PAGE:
huff

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go off in a huff

To leave in an angry, belligerent, or vexed mood. Don't go off in a huff like that, it was only a joke! Mary went off in a huff after her wife criticized her cooking.
See also: huff, off

huff and puff

Fig. to breathe very hard; to pant as one exerts effort. John came up the stairs huffing and puffing. He huffed and puffed and finally got up the steep hill.
See also: and, huff, puff

*in a huff

Fig. in an angry or offended manner. (*Typically: be ~; get [into] ~.) He heard what we had to say, then left in a huff. She came in a huff and ordered us to bring her something to eat.
See also: huff

huff and puff

1. to breathe in a noisy manner He was on the top of the hill long before I came up huffing and puffing behind him.
2. to complain The owners will huff and puff about their financial problems and then not do anything to solve them.
See also: and, huff, puff

huff and puff

 
1. to breathe noisily, usually because you have been doing physical exercise They're so unfit they start huffing and puffing if they have to run further than twenty yards.
2. (informal) to complain noisily about something but not be able to do anything about it They huffed and puffed about the price, but eventually they paid up.
See also: and, huff, puff

in a huff

  (informal)
feeling angry with someone because they have done or said something to upset you She's in a huff because I forgot to call her last night. He walked off in a huff because I hadn't saved him a space at the table.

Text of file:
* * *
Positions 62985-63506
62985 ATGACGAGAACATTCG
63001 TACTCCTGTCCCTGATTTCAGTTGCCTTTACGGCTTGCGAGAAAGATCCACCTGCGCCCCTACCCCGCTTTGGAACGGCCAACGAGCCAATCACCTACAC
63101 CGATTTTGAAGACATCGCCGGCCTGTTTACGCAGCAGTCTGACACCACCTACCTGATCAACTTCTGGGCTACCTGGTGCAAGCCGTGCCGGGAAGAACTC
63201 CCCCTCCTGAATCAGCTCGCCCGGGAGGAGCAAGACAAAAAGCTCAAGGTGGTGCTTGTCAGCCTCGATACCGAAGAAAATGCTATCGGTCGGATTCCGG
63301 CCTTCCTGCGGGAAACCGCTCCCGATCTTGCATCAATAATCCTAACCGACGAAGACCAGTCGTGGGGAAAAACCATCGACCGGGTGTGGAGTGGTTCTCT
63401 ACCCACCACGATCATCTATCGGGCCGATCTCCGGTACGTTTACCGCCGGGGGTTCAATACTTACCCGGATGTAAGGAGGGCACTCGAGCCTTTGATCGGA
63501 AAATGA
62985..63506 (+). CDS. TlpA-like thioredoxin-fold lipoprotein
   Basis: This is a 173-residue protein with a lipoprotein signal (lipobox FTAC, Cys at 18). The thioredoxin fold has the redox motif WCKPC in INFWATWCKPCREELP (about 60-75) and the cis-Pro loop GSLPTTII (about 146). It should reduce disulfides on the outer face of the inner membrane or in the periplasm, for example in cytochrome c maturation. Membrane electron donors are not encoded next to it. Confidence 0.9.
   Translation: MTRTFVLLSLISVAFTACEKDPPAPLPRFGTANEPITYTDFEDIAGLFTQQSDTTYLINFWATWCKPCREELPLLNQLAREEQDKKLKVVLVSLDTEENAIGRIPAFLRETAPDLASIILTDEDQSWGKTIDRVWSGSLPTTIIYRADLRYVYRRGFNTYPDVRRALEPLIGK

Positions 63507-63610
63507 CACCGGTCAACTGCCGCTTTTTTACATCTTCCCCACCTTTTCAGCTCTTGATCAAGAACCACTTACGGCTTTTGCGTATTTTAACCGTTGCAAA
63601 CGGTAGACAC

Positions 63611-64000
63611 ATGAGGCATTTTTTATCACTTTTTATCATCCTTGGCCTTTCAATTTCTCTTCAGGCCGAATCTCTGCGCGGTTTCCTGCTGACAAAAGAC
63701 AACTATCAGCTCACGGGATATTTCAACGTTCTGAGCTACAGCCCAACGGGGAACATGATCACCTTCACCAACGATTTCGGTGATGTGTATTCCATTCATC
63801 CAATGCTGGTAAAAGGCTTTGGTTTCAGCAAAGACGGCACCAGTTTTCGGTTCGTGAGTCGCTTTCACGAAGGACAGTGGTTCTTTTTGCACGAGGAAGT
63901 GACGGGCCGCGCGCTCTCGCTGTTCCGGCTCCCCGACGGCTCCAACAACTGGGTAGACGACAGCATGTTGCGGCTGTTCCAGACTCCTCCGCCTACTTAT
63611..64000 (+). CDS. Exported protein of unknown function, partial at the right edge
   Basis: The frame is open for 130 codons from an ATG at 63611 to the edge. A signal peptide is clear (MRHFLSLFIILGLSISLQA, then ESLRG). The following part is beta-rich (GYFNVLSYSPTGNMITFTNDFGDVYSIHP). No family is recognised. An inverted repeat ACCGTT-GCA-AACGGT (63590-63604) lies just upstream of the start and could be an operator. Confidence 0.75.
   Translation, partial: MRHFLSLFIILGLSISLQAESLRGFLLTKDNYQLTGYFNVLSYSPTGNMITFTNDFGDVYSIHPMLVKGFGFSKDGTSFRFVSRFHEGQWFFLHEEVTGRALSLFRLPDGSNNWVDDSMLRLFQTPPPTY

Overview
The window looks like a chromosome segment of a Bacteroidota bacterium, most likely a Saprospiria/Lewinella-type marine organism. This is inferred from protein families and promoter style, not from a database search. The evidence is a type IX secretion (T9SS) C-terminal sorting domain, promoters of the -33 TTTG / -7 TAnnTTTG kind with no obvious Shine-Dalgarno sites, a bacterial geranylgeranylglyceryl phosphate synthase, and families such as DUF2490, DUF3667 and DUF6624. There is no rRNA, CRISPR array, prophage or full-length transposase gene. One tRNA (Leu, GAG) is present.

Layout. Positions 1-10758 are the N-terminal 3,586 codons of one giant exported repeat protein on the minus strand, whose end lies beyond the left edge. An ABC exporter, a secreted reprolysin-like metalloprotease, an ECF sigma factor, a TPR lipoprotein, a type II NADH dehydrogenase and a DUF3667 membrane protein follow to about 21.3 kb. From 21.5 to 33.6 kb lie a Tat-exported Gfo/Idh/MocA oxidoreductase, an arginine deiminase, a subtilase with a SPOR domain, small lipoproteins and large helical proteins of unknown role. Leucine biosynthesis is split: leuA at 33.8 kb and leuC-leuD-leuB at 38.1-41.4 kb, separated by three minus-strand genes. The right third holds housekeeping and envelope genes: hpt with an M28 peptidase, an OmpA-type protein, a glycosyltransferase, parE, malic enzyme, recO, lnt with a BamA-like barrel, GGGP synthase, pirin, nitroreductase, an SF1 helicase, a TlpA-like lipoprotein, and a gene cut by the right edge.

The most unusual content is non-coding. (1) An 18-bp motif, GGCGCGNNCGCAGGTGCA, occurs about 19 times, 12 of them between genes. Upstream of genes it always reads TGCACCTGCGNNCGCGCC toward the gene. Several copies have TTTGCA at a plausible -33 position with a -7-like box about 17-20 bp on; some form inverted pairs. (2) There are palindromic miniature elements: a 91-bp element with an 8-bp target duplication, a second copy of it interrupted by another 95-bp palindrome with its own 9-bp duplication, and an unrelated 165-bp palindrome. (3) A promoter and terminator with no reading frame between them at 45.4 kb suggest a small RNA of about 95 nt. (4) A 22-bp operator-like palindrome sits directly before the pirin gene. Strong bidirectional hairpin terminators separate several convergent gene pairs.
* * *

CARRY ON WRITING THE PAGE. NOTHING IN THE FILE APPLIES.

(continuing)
See also: huff

huff and puff

Make noisy, empty threats; bluster. For example, You can huff and puff about storm warnings all you like, but we'll believe it when we see it . This expression uses two words of 16th-century origin, huff, meaning "to emit puffs of breath in anger," and puff, meaning "to blow in short gusts," and figuratively, "to inflate" or "make conceited." They were combined in the familiar nursery tale, "The Three Little Pigs," where the wicked wolf warns, "I'll huff and I'll puff and I'll blow your house down"; rhyme has helped these idioms survive.
See also: and, huff, puff

in a huff

In an offended manner, angrily, as in When he left out her name, she stalked out in a huff. This idiom transfers huff in the sense of a gust of wind to a burst of anger. [Late 1600s] Also see in a snit.
See also: huff
References in periodicals archive ?
But how do you regulate products used for huffing, bagging and over-the-counter medications when the possibilities for abuse are found in hundreds of them?
She's also learned to talk through her feelings instead of huffing them away.